Title: “Corvettes – Little Ships for Big Men” Author: Frank B. Walker Published by: Kingfisher Press, 177 Sunrise Avenue, Budgewoi, NSW. 2262
The headlines on the fly sheet, “This story shall the good man teach his son”, set me in the right mood for reading this book. However I soon found that the author, with a journalist’s penchant for a good racy story, doesn’t let reasoning stand in his way!
For instance, to illustrate the fire power – or lack of it – of a corvette, he compares it with Nelson’s “Victory”, claiming the former to be no match for the latter in combat. A moments thought would have convinced him that a modest (and not so modern) 4″ gun, used at a range outside that of “Victory’s”100 guns (not 60, Frank!) would have wrecked the old wooden ship without the latter laying a glove on the corvette! Also, Walker re-cycles some of those old (apocryphal) naval chestnuts, presumably from Jackie Broome’s “Make a Signal”, which have been going the rounds of the RN and RAN for ages. Parts of chapter three upset me: One of “those formidable battle-wagons, “Repulse” became, on the next page, “HMS Repair“, which left the impression that the author thought her somewhat of a “retread”. In fact between 1935 when I saw her, just a hull, under refit in Portsmouth dockyard, and 1939, she was almost completely rebuilt. She was, in many ways, as modern as the “Prince of Wales“. And how can the author be so confident of the thoughts of Admiral Phillips about the lack of air cover for his ships? Phillips had been the Vice Chief of Naval Staff at the Admiralty and must have been totally aware of the ascendency, in the Mediterranean particularly, of shore based aircraft against battleships unprotected by air cover. I refuse to believe that he was as insensitive to this vital factor, as the author avers.
Singapore was a disaster. But the blame for it cannot be sheeted home entirely on the service chiefs on the spot. As Walker admits, British and Allied intelligence about Japan’s naval air service was pitiful. They had no idea – no one had – of the capabilities, the types, the numbers or the dispositions of the Japanese aircraft, or the ability of their aircrews. The Japanese had very cleverly deceived everyone. The area in which the British ships were was thought to be beyond the range of any Japanese naval aircraft operating from their bases in southern Indo China. Therefore it is a fair assumption that Phillips judged the risk of serious air attack to be small. If otherwise, why did he sail his force to almost certain disaster?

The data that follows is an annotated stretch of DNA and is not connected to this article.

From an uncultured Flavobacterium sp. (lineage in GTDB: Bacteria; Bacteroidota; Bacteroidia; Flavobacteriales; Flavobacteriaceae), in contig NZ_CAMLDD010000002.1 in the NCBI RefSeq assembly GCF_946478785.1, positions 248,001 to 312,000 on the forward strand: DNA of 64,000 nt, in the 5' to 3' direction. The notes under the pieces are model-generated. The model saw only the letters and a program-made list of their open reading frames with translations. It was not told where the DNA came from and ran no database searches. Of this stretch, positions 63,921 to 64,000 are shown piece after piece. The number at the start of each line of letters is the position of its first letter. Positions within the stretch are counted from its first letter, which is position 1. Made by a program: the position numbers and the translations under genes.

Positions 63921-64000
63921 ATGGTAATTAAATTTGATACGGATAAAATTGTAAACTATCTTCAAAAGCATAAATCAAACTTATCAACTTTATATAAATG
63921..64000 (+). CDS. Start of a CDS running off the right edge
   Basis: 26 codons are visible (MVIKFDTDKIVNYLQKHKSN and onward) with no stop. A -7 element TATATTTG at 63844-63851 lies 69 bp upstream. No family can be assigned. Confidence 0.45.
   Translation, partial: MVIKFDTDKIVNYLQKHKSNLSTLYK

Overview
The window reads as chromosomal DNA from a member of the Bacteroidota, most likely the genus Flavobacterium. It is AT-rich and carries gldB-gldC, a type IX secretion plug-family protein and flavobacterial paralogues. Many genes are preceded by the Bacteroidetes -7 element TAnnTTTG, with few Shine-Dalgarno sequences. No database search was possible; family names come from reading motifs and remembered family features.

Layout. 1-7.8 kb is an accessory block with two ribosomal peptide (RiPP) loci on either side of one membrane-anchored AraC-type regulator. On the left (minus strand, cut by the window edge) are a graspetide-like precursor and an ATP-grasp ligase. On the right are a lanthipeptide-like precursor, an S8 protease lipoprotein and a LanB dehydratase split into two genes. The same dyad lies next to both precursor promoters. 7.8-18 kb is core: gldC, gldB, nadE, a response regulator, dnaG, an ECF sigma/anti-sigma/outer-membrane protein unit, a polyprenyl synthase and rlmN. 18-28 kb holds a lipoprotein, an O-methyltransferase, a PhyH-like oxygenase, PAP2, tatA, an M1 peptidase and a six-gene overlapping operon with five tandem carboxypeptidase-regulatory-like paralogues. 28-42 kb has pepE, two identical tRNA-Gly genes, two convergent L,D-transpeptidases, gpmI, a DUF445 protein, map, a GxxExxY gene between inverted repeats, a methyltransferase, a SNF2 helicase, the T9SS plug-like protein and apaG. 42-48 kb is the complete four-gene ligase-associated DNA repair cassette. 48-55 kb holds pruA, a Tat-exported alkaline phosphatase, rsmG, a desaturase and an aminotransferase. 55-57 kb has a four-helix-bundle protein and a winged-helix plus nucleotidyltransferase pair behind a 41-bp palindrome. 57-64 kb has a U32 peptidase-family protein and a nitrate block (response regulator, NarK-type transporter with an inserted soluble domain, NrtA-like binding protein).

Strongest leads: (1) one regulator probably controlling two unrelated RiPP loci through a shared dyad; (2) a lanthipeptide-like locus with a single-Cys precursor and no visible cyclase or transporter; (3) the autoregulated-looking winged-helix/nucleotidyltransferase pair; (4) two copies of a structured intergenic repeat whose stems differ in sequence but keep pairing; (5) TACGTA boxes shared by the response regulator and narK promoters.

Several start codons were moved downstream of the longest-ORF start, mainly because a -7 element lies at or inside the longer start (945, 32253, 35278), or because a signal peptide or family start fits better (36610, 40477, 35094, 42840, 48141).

The die had been cast in London months before with the decision to send the two big ships, with the aircraft carriers “Indomitable“, to Singapore as a deterrent force. With “Indomitable” out of action, there was a move in the Admiralty to recall the squadron from its exposed position, and “Repulse” actually left for Darwin on 5th December. But it was too late. On the 6th December the Japanese troop convoy was sighted. Churchill’s bluff had failed. With Malaya now openly threatened, ‘it was inconceivable that the Royal Navy should turn tail, no matter what the odds…”
(Donald Macintyre – The Battle for the Pacific pg 34. My emphasis) It was a forlorn hope from the start… “(ibid) Is it too remote, too fantastic, to equate the suicidal sortie by the two capital ships with the exploits of the “Jervis Bay“, the “Yarra” and the “Glowworm”? The Singapore story calls for something more substantial, less superficial, that the hindsight assumptions (notoriously 20/20) of the author, and sailor’s bar room gossip.
This is not a book meant to be a serious work of history. Having said that, and having read on, I found that it abounds with good yarns; has interesting and dramatic photographs: a mass of detailed information, the movements and employment of all Australian built corvettes; a list of those ships sunk or damaged; members of their ships’ companies who died or as a result of active service in corvettes and, of great value and convenience, a list of all men who served in those gallant little ships. It will be appreciated and enjoyed most by former members of their ship’s companies and will add to the general knowledge of a wider public concerning corvettes and the outstanding job they did in WWII. In modern terms they must be classed as being phenomenally cost effective!